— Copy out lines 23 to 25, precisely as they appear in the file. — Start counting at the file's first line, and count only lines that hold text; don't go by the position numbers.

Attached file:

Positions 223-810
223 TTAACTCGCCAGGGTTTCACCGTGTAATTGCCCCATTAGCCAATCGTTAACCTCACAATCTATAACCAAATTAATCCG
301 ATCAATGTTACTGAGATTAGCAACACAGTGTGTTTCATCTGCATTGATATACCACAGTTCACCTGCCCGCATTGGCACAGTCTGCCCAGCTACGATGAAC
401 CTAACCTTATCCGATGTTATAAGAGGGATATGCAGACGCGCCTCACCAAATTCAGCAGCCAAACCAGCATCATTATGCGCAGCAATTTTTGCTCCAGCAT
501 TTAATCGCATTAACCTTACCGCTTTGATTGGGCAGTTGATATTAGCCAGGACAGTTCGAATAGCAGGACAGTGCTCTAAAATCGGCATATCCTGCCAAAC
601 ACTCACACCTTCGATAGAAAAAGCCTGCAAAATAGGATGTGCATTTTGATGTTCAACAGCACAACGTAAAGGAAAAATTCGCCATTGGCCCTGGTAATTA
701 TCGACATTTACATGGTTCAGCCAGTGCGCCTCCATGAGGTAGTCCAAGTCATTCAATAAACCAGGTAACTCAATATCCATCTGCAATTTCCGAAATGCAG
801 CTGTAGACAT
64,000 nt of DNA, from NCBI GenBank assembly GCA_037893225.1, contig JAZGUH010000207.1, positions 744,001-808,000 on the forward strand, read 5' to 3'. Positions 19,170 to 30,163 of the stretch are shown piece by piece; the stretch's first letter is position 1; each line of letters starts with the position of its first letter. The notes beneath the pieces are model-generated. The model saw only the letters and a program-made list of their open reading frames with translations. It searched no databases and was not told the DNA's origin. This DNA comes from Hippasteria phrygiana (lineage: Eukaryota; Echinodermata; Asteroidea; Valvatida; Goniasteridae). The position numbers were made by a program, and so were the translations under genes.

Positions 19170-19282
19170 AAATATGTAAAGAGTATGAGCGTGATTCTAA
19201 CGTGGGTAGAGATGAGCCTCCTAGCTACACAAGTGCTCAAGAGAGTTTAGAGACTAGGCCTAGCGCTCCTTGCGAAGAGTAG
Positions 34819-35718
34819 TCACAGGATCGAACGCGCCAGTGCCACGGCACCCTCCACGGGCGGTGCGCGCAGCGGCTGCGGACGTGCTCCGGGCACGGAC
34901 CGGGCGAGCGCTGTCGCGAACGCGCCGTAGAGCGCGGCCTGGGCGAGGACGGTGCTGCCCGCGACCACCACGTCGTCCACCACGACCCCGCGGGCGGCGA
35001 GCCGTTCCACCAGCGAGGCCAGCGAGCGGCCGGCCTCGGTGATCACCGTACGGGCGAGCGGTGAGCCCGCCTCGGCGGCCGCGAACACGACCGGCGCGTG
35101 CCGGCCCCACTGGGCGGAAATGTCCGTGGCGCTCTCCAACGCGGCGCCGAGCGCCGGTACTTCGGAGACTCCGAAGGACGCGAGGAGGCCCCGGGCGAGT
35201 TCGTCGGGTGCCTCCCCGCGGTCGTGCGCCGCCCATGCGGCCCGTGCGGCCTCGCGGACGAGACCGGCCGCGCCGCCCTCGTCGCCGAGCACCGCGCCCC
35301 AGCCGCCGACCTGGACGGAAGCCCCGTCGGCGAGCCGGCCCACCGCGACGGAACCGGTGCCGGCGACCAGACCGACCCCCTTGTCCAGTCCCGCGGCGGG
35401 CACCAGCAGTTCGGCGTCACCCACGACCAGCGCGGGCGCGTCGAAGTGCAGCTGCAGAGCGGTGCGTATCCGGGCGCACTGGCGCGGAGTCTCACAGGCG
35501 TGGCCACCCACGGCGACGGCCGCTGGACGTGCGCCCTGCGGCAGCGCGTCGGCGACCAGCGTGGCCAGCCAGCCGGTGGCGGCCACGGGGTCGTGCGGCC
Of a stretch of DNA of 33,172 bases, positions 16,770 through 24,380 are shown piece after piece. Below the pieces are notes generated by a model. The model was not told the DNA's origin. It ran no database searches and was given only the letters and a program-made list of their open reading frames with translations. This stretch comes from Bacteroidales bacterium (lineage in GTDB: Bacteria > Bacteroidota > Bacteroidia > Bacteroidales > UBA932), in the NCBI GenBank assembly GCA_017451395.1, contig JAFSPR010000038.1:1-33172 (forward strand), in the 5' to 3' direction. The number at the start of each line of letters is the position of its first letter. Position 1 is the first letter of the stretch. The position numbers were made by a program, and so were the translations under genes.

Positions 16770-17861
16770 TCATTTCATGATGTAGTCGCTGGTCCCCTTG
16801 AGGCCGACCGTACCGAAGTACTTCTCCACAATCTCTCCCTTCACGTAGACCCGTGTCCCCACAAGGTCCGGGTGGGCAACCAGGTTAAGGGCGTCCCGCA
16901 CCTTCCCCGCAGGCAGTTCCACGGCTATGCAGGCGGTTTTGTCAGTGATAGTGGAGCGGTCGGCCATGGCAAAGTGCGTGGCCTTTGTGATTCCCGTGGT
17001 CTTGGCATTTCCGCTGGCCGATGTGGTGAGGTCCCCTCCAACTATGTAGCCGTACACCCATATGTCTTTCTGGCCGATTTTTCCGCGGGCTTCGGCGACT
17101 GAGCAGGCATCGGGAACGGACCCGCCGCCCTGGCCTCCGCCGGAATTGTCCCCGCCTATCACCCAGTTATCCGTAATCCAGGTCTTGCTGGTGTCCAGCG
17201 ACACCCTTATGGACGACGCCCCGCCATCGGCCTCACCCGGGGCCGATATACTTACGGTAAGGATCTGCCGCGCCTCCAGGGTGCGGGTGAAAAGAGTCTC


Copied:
Positions 16770-17861
16770 TCATTTCATGATGTAGTCGCTGGTCCCCTTG
16801 AGGCCGACCGTACCGAAGTACTTCTCCACAATCTCTCCCTTCACGTAGACCCGTGTCCCCACAAGGTCCGGGTGGGCAACCAGGTTAAGGGCGTCCCGCA